Here are the 10 Shingo Prize model principles within four “dimensions.” I encourage you to go to the Shingo Prize website and read through the model. If you can’t agree that the principles apply to your business, well…you’re not going to successfully implement lean in a meaningful way.

  • Cultural Enablers – 1. respect for the individual, 2. humility
  • Continuous Process Improvement – 3. flow/pull, 4. process focus, 5. scientific thinking, 6. integration of improvement with work, 7. seek perfection
  • Consistent Lean Enterprise Culture – 8. systemic thinking, 9. constancy of purpose
  • Business Results – 10. create value

So, the question shouldn’t be whether lean will work in your corner of the world. It can. The question should be more about how are you going to best apply lean tools and systems within the context of (satisfying) the principles.

What do you think?

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The Human Side of the Kaizen Event – Part II

human side pic 3Last week, Defense Industry Daily posted the first half of an article authored by yours truly and Chuck Wolfe. Well, the second half of “Want an Effective Kaizen Event? Don’t Forget the Human Side!” is now posted. Actually, the whole article is now posted.

Among other things, part two introduces the Transformation Leadership Model. This model, covered in chapter three of the Kaizen Event Fieldbook, explores the two-pronged leadership approach to lean transformation – one technical and the other more behavioral in nature. Both need to work in concert and both are founded upon humility and respect for the individual.

I think it’s good stuff. Please check it out and let me know what you think. Click here if you missed my post on the first half of the article.

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Sensei Facilitation Style – Scary or human?

dentist picI recently facilitated a five team, week long kaizen event. The teams made some very significant improvements (more kaikaku than kaizen). There was one team that I was especially concerned about from the very beginning – their scope was fairly expansive, the challenges not trivial by any means and the team members not exactly lean experts. So, I stayed on them quite a bit, coaching, cajoling, poking and prodding.

In the end, the team on the “watch list” implemented a number of great improvement ideas and transformed the target process from the perspective of flow, visual and capacity management, standard work and leader standard work. Frankly, I think they surprised themselves! They definitely progressed in lean understanding, kaizen, change management and confidence…all necessary things if you’re trying to create and sustain a lean culture.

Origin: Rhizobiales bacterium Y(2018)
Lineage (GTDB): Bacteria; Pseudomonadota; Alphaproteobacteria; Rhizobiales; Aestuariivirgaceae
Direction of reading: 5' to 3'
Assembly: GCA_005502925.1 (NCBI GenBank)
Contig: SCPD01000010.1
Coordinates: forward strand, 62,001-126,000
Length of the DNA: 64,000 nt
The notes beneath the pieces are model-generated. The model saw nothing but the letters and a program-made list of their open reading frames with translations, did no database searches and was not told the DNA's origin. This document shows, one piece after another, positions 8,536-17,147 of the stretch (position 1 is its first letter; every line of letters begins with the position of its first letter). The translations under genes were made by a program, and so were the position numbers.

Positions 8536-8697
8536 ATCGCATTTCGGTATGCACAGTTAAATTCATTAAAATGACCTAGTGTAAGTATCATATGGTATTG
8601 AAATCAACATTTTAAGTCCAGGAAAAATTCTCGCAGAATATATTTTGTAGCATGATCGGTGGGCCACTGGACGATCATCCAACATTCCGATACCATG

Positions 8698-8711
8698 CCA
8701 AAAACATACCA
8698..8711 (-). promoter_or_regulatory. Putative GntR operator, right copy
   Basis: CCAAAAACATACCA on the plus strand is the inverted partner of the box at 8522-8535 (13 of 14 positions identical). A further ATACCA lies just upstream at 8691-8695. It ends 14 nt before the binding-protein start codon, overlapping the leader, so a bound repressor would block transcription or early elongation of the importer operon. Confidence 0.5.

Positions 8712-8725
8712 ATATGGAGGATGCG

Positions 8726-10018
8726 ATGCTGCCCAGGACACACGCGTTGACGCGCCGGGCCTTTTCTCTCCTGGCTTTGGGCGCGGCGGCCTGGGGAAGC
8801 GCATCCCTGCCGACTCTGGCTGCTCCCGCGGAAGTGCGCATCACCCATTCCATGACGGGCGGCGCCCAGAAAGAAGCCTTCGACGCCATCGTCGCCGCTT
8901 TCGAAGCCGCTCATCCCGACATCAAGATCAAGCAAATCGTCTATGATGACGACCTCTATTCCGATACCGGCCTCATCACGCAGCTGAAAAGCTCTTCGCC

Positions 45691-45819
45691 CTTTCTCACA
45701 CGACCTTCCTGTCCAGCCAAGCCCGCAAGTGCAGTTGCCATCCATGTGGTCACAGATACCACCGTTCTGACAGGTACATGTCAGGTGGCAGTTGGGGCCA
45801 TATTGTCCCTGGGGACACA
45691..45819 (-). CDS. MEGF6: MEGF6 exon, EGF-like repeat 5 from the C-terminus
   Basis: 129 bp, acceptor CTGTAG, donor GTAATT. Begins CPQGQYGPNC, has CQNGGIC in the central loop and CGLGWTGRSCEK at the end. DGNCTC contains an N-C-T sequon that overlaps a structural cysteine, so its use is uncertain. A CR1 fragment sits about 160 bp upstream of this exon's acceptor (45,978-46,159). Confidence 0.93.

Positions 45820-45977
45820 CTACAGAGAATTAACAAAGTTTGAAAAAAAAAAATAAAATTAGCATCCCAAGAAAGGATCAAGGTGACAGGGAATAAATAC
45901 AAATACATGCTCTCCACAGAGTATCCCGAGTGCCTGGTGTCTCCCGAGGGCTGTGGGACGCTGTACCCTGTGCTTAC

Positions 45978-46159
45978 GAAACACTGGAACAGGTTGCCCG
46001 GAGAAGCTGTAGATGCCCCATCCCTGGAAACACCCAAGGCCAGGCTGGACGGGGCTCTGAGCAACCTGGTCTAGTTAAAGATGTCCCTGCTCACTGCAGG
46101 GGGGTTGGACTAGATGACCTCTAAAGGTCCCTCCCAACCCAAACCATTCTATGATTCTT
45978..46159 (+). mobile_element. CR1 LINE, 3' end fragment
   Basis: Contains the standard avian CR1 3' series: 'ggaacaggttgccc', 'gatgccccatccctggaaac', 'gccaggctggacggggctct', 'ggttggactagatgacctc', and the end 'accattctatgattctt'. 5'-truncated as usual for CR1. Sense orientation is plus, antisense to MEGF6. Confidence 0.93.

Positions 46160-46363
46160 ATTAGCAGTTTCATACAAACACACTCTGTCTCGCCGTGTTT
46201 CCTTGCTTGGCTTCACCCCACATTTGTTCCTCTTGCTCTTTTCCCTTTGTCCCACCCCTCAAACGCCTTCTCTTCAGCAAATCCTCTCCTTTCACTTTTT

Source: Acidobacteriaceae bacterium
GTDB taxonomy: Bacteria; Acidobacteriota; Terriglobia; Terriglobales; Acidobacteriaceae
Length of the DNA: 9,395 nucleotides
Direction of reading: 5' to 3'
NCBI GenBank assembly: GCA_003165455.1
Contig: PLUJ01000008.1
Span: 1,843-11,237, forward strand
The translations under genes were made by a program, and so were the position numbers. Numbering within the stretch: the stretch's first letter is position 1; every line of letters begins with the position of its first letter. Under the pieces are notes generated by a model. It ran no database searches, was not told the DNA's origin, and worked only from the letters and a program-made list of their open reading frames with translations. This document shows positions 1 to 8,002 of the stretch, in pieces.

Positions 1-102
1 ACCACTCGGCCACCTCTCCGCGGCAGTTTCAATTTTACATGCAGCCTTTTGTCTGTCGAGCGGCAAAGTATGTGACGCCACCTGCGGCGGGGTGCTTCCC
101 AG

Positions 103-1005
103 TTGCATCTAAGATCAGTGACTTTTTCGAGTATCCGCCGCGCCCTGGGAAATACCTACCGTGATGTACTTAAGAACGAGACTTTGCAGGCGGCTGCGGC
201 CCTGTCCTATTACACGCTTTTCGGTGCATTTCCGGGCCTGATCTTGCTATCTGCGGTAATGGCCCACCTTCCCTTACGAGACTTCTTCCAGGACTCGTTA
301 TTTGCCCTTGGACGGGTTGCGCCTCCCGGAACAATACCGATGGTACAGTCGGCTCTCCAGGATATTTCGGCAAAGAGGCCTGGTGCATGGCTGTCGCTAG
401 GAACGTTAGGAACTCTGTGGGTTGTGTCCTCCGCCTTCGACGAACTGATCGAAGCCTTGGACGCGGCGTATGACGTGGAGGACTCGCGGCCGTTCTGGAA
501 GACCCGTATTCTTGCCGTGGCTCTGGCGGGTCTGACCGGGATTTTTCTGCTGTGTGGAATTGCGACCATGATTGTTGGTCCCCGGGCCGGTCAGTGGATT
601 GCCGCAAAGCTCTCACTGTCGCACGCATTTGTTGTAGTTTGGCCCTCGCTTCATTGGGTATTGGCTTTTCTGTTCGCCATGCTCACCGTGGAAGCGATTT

After the report out, the team leader likened me to a dentist, “We hate [the experience] until the tooth is fixed and then it’s not so bad.” Not something I wish to put on my tombstone, but I’ll take it. I consider myself typically a “Cho-san style” facilitator.  Bob Emiliani, in his book Better Thinking, Better Results, differentiates between two basic facilitation styles. One being the “suzumura style,” ostensibly named after a zealous disciple of Taiichi Ohno, Kiko Suzumura and meaning “scary style.” Suzumura style is characterized by “strict, demanding, short-tempered, insulting and demeaning” behavior.  Cho style, after Fujio Cho, now Chairman of Toyota Motor Company, while still demanding, incorporates and even temper, respect, humility benevolence, and humor.  Of course, depending upon the predominant culture, resistance to change and size of the performance gaps, sometimes one style is more appropriate than the other.

So, what’s your experience with facilitation styles? What have you found to be the most effective?

Other relevant posts: Stretch, Don’t Break – 5 ways to grow your people, The Human Side of the Kaizen Event – 11 Questions for Lean Leaders

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The Human Side of the Kaizen Event – 11 Questions for Lean Leaders

human side PicYesterday, Defense Industry Daily posted the first half of an article which I co-wrote with Chuck Wolfe, “Want an Effective Kaizen Event? Don’t Forget the Human Side!” The second half will be posted next week. Within the article, Chuck an I explore that which is beyond the more obvious technical side of kaizen event management. We delve into the realm of emotions (and emotional intelligence), respect for the individual, humility and lean transformation leadership – all which must be properly considered and leveraged in order to conduct effective kaizen events and, most importantly, develop a lean culture.